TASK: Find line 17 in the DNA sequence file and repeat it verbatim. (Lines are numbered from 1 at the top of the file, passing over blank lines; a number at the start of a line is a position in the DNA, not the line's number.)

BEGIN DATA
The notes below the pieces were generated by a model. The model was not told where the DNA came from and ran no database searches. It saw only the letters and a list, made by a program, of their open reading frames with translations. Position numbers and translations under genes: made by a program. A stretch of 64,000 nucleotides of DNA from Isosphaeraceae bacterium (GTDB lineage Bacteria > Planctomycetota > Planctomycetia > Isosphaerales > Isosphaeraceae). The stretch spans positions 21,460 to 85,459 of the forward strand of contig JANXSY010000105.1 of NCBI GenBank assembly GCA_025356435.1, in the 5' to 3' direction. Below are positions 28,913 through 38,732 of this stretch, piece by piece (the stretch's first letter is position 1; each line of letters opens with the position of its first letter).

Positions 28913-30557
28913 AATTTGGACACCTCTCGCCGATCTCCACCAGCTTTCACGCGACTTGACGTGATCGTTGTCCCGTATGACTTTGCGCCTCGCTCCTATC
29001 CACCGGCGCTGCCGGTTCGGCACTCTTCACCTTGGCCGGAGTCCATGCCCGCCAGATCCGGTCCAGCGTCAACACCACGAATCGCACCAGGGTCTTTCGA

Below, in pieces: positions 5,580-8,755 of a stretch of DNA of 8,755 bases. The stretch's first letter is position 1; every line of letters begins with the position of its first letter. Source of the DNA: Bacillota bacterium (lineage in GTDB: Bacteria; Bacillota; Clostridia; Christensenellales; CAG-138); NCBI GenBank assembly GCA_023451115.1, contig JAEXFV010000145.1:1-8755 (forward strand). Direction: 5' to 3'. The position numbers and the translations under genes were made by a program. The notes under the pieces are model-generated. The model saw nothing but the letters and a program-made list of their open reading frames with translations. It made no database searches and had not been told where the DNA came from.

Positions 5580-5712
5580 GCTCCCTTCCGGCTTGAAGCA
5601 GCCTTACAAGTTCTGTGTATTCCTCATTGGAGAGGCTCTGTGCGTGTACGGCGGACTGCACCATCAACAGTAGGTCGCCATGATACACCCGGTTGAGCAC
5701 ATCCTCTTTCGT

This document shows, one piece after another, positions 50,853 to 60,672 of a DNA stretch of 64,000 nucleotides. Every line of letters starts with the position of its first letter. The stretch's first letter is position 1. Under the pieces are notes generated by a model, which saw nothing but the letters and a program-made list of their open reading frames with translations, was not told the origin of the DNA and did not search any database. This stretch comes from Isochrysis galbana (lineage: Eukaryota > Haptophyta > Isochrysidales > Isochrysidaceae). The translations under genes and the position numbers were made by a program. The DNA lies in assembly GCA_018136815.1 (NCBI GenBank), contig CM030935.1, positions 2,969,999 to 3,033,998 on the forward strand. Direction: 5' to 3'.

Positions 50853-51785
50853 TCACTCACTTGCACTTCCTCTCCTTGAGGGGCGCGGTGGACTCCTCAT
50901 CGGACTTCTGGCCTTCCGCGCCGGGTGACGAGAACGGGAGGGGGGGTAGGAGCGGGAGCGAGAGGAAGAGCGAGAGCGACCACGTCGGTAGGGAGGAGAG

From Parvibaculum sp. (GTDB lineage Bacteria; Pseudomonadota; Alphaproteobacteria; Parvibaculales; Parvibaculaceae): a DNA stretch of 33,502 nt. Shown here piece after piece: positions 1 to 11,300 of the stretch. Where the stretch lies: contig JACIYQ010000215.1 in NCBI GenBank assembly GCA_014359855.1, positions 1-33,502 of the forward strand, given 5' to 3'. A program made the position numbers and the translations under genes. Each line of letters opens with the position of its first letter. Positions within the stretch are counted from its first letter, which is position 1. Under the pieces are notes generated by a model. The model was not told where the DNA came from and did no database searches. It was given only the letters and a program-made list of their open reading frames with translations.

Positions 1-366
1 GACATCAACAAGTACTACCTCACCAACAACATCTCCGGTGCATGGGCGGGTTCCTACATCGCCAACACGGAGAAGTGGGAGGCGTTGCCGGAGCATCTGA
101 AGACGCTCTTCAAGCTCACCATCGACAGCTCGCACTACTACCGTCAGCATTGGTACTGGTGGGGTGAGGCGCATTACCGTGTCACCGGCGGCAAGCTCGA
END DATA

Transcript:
101 AGACGCTCTTCAAGCTCACCATCGACAGCTCGCACTACTACCGTCAGCATTGGTACTGGTGGGGTGAGGCGCATTACCGTGTCACCGGCGGCAAGCTCGA